GNB 117

October 2, 2022


“For this reason I remind you to fan into flame the gift of God which is in you through the laying on of my hands. For the Spirit God gave us does not make us weak but gives us power, love and self-discipline. So do not be ashamed of the testimony concerning our Lord or of me His prisoner. Rather, join with me in suffering for the gospel by the power of God.” (2 Timothy 1.6-8)


How do we move out of the “great” mindset, which the world has surely misinterpreted from the original intent as a vocabulary could encapsulate, to “good” which the world has softened in its desire and impact upon the whole of life? As we saw in the teaching of Jesus, those who misuse, abuse or confuse the Law and the Prophets will be considered as those who are “least” in the Kingdom of God. In this application, that person is of “no good” or is more aptly “up to no good.” They would be considered as “great” by those who champion the intent of diffusing the Word of God, such as we often see Satan do in His quoting of scripture, or as “far from greatness” by those who champion the Word of God in light of its blessing and reconciling impact on those who are struggling in this world feeling far from both God and the Kingdom of God with its righteousness but being brought near. However, those who use, promote and infuse the Word of God into applications of redemption and evangelism with little regard to self before others are exclaimed as being known and will be known as “great” in the Kingdom of God in Heaven and on earth. The obvious resolve to be disciples of Jesus the Christ through the sharing of the Holy Spirit is more than “possession of the spirit of the gospel.” That resolve is to accept the power of God to direct, engage and enforce the will of God to do good and be good as we were always meant to be. Bearing this in mind, Paul admonishes Timothy to recognize “God does not create us in weakness, nor inspire us with weakness, nor commission us to be weak.” Some translations interpret weakness, the anglicized word used from the Greek text, eisegetically (meaning “rising from an understanding based on personal views and experiences”) to be heard as “timidity, becoming timid or consumed by fear due to loss or compromise.” The countermand of Paul is never misinterpreted, however, to say anything other than “God has given us power.” We certainly all have our powerless moments and experiences resulting in bondage to fear which does not honor God nor is expressed in awe concerning God. That kind of fear is paralyzing. It holds our heart, mind, body, soul and spirit as a prisoner in darkness. It blinds us to the “way, truth and life” which Jesus Christ Himself represents and by which He declares is the only means to see, approach and dwell with God now and forever. It is the kind of fear and powerlessness that Paul believed Timothy was wrestling with.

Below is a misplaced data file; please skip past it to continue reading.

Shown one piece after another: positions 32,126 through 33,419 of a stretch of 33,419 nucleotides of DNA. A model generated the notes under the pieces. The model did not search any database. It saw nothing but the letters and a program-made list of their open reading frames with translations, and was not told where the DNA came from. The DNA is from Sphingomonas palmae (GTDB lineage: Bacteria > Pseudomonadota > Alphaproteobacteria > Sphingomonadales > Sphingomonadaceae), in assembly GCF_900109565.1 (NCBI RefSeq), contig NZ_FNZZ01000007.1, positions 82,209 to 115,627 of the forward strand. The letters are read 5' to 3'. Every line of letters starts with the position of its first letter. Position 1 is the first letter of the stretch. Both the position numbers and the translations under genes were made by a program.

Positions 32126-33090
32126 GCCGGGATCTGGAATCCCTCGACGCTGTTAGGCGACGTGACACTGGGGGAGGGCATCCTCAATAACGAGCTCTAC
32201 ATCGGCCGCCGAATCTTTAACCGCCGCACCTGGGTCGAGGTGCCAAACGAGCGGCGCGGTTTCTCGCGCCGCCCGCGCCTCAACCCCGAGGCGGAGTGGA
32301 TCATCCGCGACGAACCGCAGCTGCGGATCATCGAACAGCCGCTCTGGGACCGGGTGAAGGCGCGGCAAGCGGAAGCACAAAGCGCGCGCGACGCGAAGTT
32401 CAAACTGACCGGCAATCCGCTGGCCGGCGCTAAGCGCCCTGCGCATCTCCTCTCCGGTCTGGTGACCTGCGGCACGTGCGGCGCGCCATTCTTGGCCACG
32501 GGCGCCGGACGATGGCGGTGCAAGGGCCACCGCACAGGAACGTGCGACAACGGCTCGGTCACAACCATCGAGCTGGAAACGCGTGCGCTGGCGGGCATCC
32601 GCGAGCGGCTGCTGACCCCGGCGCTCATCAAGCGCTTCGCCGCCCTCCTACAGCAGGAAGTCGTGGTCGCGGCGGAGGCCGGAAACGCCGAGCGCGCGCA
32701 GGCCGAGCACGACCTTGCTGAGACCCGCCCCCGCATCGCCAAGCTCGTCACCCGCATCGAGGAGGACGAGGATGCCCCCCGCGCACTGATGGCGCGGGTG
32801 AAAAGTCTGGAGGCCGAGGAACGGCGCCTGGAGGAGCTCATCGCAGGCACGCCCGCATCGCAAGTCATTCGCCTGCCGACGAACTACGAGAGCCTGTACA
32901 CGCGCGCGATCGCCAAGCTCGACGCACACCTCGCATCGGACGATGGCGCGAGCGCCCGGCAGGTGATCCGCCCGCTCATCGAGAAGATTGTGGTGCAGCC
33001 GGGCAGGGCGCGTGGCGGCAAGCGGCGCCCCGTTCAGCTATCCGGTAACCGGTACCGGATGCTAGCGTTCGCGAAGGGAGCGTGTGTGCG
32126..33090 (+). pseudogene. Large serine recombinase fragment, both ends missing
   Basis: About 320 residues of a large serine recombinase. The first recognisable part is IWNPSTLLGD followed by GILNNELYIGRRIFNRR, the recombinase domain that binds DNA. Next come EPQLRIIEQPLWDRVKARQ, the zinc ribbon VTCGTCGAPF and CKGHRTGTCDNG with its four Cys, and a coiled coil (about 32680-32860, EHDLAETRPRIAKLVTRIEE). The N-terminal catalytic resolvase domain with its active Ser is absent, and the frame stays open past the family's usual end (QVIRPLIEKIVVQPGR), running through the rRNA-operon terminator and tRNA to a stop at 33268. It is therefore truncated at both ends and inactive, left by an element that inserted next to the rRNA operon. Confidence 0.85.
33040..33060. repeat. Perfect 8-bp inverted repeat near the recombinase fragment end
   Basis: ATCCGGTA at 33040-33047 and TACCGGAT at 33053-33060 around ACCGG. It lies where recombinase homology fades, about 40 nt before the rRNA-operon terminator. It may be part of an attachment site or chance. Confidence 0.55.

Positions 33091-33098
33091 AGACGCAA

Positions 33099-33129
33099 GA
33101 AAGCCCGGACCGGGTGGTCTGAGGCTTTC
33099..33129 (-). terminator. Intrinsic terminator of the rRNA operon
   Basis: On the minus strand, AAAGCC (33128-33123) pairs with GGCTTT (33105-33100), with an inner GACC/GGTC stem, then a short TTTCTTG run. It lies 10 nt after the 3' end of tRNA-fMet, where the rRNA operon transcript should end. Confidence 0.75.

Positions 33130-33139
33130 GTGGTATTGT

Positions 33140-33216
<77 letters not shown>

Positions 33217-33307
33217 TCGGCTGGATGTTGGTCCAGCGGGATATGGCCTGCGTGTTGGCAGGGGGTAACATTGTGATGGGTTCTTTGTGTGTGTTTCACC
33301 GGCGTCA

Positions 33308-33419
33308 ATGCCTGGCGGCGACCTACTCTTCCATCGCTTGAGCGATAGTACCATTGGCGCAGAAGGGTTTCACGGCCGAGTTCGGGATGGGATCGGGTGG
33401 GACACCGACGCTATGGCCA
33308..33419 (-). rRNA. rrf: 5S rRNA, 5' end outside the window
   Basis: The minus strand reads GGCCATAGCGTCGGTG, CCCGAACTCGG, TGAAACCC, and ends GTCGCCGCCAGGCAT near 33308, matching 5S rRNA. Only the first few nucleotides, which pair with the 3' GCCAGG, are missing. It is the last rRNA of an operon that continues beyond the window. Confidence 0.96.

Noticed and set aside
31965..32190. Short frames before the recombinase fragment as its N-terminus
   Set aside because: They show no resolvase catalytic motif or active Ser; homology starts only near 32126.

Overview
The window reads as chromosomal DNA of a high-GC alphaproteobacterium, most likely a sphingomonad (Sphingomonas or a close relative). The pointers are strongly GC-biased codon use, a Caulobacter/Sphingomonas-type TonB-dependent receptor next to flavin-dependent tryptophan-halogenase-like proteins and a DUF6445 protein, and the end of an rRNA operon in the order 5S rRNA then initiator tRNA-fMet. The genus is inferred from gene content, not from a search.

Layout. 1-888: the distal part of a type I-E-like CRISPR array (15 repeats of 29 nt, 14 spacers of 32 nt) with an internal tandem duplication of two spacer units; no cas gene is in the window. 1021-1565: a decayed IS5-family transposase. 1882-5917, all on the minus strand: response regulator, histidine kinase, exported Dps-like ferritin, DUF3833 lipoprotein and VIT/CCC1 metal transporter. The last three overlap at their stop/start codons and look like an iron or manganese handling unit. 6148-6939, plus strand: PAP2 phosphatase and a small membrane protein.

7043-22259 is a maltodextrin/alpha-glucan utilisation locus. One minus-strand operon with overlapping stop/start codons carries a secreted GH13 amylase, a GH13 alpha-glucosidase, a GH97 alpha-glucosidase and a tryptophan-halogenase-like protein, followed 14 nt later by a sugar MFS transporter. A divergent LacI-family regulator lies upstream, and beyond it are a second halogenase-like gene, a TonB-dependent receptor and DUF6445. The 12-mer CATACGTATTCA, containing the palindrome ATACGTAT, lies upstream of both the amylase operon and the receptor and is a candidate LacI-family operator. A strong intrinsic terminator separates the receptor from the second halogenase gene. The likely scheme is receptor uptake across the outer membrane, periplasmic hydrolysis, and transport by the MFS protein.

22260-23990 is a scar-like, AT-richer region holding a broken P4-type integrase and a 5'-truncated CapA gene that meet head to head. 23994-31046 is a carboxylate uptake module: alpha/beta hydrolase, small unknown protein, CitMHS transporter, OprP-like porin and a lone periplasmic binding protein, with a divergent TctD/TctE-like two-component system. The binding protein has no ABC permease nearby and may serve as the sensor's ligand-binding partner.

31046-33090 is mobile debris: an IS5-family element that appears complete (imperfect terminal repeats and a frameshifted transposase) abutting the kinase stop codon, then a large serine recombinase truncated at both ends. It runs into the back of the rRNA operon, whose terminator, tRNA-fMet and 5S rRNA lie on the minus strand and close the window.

Paul’s recipe for overcoming such fear was to remind him of what he already knew. He was the product of a physical and spiritual legacy. As such, Timothy and Paul had many things in common, such as:

  1. Mixed parentage. Both Paul and Timothy had Jewish mothers and Jewish converts as fathers (Paul’s father was Roman and Timothy’s father was Greek.) In Jewish thought, the heritage of being Jewish actually descends through the mother’s side of the family. There is reason to believe that this is not intended to lessen the importance of the father and his heritage of being Jewish (for those who had Jewish fathers). Rather, it is the promotion of woman as the seed of faith bearer with the seed coming from God/God’s representative. Sadly, we do not hear much, if anything, of their fathers beyond the fact that they existed and with them certain rights and opportunities were passed on to their sons.
  2. Good education. We know that Paul was raised up under the tutelage of Gamaliel. He was versed in Hebrew, Aramaic, Latin and Greek. He was a theologian, philosopher and an apologeticist of the Law and Prophets and of the gospel. Timothy may not have been raised in a Pharisaic environment but there is little doubt of his acumen for disciplined thinking and reasoning having a greek father. He was exposed to dialectics and process thinking. It would not have been beyond the realm of possibility that he was well-versed in Socratic and Aristotelian thinking. They were both eloquent speakers and critical thinkers.
  3. They both were prisoners. Paul’s prisoner identity is documented in his letters which are then anecdotally recounted in the gospel of The Acts of the Apostles. In fact, these letters to Timothy may well have been the last he wrote before his death by execution. But, it is in these letters to Timothy that we experience Timothy’s imprisonment to his own fear. We may call it anxiety, cowardice, self-deprecation or timidity. Paul addresses it with an awareness of “fear and weakness.” It was for Paul an empathetic awareness. We do not get a sense that Paul was ever weak or filled with fear. Those in the early Church, especially in Antioch, were the ones filled with fear and reduced to weakness because of his history as Saul of Tarsus. We see it in Ananias’ response to the revelation of God in Christ Jesus as He directed him to care for the former Saul of Tarsus now to be Paul of Christ. But, Paul saw this time in his life before his conversion to be the evidence of his fear and weakness. He used the “letter of the Law” as his crutch and as a whipping stick. He legalism was the façade for the lack of an authentic awareness and relationship with the One True God. He did not, of course, recognize this until he came face to face with the Risen Lord, Jesus of Nazareth, the Christ of God and his Messiah. It was then that he knew of God’s mercy and grace by which he had been saved. It was this experience he drew upon as he now ministered to Timothy.